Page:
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Reflections on Forgiveness from November 2017 newsletter

November 2017

To paraphrase Gautama Buddha, "when we create thoughts of vengeance, blame and anger, two beings are poisoned and the one generating these thoughts eats the poison first."

Blame is accusing others for our current condition. It is the antithesis of self- responsibility and is fundamentally powerless to transform our outer and inner life.

The path of awakening includes letting go of blaming anybody for anything. This does NOT mean to absolve or approve of specific actions. We must learn to separate the action from the actor, the doing from the Being.

Mature forgiveness is not a closing of one's eyes to injustice, misdeeds or potential future danger. Rather it includes entering the highest and deepest within oneself and seeing the same in the other.

Forgiveness can be invited never forced. To demand forgiveness of our inner life is a form of self-violence. We can create conditions whereby forgiveness is a natural blossoming. Sometimes this means taking care of the inner place that is not ready to forgive.

Memory is a creation based on events. The story we tell ourselves about the events generates their meaning. These stories radically effect our health, happiness and future. Things did not happen exactly the way we recall them. In this sense our 'story' is never THE truth. All recollection is from a point of view and even that view is changeable. Our brain keeps reforming memory as cells die and others are reborn. As trite as it is, neurologically it is true: "it is never to late to have a happy childhood".

A paradoxical corollary: "forgiveness is letting go of all hope for a better past". How can both of these be true?

All forgiveness is self-forgiveness, for whenever we close our hearts we suffer. We can forgive ourselves for that. Forgiveness is an act of Love


Giving and Receiving Forgiveness

Forgiveness goes in two directions. Giving and receiving. In giving forgiveness we receive the grace that comes from opening our hearts. In receiving forgiveness, we open beyond guilt into love.

Forgiving others does not suggest approval of the behavior. Rather we stop fighting with the truth of life. Holding resentment and blame means holding our opinion or preference above 'what is'. Bowing to the reality of our life- it is as it is, it was as it was-creates a strange alchemy- it was as it had to be. IF we could know all the infinite causes of a given moment, we would see its inevitability. More accurately, before a moment occurs it can become anything, once a moment occurs it had to be that way. How can those both be true?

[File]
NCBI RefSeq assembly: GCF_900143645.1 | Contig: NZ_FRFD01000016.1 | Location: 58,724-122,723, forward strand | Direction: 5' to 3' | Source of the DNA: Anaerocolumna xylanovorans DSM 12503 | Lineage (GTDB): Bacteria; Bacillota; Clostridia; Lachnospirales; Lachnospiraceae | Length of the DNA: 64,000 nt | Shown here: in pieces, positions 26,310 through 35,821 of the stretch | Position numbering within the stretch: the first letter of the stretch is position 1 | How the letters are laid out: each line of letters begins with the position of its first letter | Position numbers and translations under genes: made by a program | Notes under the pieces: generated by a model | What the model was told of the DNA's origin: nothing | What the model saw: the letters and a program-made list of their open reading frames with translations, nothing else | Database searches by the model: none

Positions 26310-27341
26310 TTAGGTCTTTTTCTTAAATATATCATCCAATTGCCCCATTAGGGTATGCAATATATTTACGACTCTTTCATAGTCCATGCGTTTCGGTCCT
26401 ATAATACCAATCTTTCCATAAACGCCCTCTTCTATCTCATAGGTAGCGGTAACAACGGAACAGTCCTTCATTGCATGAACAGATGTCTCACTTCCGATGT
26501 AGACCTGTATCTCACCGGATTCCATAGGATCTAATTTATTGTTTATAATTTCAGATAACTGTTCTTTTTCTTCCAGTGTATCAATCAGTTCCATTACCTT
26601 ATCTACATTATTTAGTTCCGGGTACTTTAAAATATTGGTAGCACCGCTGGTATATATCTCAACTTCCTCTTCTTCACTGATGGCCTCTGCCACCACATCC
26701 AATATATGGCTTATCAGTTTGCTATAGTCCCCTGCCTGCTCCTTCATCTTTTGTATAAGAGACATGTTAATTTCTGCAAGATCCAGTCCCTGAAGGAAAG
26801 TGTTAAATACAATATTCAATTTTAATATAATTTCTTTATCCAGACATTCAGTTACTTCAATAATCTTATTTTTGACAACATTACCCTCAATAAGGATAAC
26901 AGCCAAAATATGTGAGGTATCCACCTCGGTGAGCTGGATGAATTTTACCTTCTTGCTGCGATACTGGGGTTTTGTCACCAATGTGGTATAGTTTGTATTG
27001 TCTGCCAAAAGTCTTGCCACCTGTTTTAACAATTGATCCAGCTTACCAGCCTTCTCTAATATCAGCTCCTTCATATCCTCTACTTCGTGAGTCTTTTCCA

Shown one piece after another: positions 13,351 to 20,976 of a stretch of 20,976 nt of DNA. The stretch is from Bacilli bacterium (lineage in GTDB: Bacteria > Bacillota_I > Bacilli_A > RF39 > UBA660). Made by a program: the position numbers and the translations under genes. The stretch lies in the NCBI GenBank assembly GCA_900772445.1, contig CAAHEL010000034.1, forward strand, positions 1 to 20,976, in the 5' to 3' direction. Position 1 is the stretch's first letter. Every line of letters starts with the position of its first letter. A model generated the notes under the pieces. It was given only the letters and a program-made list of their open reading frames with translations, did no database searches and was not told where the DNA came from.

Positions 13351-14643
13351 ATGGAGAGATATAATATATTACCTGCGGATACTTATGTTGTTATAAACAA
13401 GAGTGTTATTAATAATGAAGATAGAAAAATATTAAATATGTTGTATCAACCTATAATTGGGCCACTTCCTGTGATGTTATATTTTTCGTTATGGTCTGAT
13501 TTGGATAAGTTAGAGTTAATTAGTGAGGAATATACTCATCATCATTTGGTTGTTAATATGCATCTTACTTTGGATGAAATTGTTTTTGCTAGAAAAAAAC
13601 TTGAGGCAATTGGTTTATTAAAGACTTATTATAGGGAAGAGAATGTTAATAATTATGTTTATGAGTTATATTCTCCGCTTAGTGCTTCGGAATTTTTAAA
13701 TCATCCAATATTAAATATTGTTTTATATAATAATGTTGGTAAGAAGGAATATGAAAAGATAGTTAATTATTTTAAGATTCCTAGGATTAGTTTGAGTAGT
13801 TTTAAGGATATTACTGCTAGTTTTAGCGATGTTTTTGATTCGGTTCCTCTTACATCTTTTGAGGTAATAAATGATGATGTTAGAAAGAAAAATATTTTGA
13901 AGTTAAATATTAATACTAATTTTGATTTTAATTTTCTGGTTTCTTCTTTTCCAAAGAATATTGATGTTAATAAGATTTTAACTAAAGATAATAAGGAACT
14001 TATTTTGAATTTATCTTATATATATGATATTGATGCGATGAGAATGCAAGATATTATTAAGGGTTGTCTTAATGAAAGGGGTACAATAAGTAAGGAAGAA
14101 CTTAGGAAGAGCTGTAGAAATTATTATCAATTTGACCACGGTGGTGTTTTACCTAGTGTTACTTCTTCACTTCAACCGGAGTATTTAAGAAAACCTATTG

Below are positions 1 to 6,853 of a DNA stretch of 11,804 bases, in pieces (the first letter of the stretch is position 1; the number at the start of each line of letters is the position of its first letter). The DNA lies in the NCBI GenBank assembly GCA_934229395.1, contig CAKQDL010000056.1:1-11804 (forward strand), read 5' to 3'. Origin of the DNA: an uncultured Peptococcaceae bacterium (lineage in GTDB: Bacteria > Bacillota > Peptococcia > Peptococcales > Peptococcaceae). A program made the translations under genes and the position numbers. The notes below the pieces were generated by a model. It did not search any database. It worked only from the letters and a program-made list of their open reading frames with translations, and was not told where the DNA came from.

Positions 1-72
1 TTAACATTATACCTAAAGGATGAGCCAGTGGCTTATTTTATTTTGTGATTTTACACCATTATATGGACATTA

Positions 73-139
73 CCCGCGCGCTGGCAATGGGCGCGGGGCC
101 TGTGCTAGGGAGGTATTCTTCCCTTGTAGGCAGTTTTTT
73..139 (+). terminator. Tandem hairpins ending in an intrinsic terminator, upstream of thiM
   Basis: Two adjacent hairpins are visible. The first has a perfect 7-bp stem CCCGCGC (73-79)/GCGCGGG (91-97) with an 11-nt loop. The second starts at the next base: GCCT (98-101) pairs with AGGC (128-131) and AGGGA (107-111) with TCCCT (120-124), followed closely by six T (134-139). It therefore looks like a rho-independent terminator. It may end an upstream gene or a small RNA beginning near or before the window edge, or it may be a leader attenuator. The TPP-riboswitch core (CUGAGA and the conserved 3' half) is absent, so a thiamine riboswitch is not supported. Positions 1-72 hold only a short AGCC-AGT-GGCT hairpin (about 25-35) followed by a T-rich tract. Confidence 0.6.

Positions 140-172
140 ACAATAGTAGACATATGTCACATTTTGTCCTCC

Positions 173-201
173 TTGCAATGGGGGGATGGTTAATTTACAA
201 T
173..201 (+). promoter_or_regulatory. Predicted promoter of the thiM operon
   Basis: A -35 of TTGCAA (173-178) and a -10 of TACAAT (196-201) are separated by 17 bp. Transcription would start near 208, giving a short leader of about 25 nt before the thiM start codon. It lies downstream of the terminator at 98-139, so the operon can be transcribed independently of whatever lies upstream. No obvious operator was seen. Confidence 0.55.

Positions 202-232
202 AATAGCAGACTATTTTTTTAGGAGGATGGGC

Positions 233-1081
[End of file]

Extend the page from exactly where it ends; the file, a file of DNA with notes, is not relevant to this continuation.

To receive forgiveness from another and from ourselves requires acknowledgement of the misdeed. To forgive ourselves involves a deep intention to do better in the future. In classic religious terms this means repentance. When we act in ways that are not congruent with our own values, it is very helpful to acknowledge our error. Often a genuine, heartfelt apology helps 'right' the situation. "Sin" originally meant "off the mark". It means we make mistakes.

Forgiveness can be the most challenging enactment of love imaginable. When we are hurt, self-protection arises. We usually either withdraw into our shells or strike out. Neither is very satisfying for very long.

Asking For Help

"The weak can never forgive. Forgiveness is an attribute of the strong" Mahatma Gandhi

True forgiveness is a spiritual deed. It means we become larger than our "story", our history, and we enter the vastness of our Original Self. Standing "next to" the situation and the feelings, we can ask for help from: 1) our sense of the most True (God, All, universal wisdom, highest and deepest in your cosmology), 2) our truest Self, and 3) the others in the situation.

"I know that I am forgiven, but I don't know how I know". Leonard Cohen

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